More About Hand Washing

Jimmy Kimmel and Guillermo learn from Dr. Poland from the Mayo Clinic how to properly wash your hands. He starts out by having them spread something on their hands that resembles what it would be like to have bacteria on their hands. He then shows it under a black light so you can see the “bacteria” glow.

He talks about an acronym WLSRD meaning to wet, lather, scrub, rinse, and dry. He then had Guillermo wash for only 5 seconds, Jimmy washed for 10 seconds, and Dr. Poland washed for 20 seconds. He put the black light back on so you could see the difference.

He then demonstrates the proper way to wash hands – even what to do with the paper towels when done, like don’t touch the handle of the sink with your hand or even the door when leaving the (public) bathroom.

Covid-19 Compared to Spanish flu of 1918

covid-19We are in the midst of a pandemic the likes of which anyone living now would not remember. The last huge pandemic was the Spanish flu in 1918.

Remember not to panic. The Spanish flu of 1918 was worse than Covid-19, the current pandemic that is being passed around these days. What brings about the deaths from Covid-19 is usually pneumonia. Those at risk are people who already are challenged with respiratory issues, such as asthma or COPD. If you are older, you are more at risk as well.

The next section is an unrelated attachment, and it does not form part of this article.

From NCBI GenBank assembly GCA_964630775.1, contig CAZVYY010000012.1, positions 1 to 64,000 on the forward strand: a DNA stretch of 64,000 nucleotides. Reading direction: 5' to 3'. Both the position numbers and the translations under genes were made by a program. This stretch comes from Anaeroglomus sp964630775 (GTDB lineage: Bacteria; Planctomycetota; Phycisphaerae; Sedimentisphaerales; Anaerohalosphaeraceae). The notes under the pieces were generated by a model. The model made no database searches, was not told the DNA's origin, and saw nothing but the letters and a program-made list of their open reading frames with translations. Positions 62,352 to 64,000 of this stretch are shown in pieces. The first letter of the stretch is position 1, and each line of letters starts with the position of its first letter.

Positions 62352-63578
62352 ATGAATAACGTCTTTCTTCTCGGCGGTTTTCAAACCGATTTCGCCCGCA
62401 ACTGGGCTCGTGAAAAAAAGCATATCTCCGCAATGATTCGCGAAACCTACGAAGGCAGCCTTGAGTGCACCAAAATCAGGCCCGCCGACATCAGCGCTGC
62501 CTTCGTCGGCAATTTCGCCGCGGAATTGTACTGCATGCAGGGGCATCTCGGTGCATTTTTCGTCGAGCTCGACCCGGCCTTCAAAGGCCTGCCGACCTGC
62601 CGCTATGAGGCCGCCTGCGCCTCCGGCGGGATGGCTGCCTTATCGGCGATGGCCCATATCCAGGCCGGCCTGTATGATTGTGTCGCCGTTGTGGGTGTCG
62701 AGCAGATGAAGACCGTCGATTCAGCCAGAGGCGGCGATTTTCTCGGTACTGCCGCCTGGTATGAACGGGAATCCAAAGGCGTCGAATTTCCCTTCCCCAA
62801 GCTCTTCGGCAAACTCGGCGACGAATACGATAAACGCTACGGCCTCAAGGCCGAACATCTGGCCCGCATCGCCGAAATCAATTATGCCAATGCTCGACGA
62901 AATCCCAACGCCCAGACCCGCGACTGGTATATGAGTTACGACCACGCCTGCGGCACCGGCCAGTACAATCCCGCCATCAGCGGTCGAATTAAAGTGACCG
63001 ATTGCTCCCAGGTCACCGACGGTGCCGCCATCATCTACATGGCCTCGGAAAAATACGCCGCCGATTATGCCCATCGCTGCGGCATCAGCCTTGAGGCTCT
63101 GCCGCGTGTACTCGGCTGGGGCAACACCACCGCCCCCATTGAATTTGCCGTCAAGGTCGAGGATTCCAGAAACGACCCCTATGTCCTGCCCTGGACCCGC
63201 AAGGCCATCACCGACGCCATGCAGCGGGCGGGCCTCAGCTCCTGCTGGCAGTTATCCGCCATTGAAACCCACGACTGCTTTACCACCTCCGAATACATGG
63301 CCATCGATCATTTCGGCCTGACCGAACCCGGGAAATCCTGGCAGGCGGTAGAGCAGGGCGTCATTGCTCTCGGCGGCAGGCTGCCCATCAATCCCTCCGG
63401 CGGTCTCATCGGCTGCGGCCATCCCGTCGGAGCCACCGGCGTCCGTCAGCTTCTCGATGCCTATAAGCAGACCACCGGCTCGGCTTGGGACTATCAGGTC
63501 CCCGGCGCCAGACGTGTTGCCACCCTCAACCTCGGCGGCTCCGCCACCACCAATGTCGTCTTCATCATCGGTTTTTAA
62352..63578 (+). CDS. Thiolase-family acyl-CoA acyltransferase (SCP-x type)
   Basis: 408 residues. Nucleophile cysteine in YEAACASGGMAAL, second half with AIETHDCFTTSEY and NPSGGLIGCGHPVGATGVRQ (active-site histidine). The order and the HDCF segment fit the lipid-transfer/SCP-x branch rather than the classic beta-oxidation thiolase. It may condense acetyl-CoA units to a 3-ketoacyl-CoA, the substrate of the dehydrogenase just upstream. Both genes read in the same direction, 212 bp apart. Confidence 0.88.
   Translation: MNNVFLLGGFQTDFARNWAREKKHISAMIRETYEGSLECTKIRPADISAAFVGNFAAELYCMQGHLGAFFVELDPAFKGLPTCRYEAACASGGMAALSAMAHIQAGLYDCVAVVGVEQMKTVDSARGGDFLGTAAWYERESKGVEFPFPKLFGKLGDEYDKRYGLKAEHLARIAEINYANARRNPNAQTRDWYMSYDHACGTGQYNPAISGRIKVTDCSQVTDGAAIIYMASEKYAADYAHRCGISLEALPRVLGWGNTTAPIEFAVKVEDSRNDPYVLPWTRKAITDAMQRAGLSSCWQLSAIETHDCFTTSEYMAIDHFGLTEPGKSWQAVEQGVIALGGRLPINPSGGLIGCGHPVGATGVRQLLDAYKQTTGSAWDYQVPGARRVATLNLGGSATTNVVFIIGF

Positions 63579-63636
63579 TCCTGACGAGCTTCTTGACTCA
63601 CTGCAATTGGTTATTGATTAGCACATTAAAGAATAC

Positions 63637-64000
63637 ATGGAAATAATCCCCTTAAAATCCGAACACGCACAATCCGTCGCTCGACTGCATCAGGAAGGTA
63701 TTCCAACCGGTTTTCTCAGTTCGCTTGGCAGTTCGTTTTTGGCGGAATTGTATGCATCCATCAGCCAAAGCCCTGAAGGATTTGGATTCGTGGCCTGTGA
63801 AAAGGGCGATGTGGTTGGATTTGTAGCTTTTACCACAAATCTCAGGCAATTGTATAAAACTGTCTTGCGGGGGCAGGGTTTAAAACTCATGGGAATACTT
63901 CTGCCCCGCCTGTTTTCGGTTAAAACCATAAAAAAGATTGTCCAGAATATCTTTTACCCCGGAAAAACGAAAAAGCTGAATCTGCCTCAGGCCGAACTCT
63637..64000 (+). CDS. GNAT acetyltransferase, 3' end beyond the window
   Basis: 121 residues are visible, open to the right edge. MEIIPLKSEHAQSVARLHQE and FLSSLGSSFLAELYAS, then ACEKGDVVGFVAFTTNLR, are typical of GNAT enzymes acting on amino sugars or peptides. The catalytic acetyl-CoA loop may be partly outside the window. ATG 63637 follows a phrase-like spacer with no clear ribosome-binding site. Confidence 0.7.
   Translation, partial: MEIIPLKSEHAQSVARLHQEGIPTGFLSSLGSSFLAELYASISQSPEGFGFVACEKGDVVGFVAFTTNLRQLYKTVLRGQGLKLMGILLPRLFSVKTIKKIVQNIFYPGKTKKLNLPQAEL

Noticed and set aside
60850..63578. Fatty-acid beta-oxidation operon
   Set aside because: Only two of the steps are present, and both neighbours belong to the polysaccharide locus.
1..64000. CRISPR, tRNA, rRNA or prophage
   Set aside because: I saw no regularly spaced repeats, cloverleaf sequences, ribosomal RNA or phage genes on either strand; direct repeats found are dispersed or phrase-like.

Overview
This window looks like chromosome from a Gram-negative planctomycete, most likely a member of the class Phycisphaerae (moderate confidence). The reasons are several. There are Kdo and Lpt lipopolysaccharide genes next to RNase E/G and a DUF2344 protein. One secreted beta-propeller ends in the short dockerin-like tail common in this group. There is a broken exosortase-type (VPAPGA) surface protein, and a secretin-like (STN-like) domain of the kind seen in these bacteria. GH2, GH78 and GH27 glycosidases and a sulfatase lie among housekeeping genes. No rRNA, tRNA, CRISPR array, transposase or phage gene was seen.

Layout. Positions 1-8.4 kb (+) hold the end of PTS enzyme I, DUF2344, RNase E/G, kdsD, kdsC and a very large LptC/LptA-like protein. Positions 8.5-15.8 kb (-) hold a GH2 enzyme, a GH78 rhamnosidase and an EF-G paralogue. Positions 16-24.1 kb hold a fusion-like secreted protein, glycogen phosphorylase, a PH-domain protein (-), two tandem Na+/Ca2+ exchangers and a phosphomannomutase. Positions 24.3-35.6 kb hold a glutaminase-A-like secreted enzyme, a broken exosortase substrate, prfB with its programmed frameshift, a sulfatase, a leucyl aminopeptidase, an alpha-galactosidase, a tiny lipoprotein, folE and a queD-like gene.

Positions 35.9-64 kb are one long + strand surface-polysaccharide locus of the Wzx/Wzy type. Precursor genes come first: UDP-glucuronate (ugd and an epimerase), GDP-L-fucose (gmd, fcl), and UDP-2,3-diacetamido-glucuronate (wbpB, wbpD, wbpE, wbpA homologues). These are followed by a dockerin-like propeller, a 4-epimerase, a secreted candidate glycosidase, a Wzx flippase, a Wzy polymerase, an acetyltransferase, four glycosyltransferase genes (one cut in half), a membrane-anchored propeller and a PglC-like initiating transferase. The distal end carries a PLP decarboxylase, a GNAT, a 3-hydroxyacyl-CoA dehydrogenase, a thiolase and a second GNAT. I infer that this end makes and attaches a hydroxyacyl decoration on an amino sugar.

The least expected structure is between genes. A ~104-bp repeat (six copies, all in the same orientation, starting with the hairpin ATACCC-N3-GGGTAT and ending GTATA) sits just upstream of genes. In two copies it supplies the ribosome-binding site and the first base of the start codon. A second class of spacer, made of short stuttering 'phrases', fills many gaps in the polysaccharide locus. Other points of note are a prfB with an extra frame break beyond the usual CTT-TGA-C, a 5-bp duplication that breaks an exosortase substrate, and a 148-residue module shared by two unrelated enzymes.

The spread of the Spanish flu was slower because they didn’t have air travel in those days. The mortality rate of the Spanish flu was closer to 10-20% compared to 2-3% with Covid-19. The Spanish flu lasted 2 years. We cannot expect this pandemic to go away very quickly.

We should learn from the past and shelter in place, avoid crowds, clean often and use disinfectant when you can. Hopefully you have cleaners on hand as it is is getting harder and harder to find wipes or cleaners anywhere.


So How Do You Wash Your Hands?

covid-19The thing on everyone’s mind these days is the coronavirus known as Covid-19. It’s all over the news. As the number of cases and deaths increase daily, we need to take some precautions to be safe.

Here is more specific ways to protect yourself from the CDC:
Prevention from CDC

The CDC website has a lot of good advice for coping with some of the things you need to do or put in place to be safe.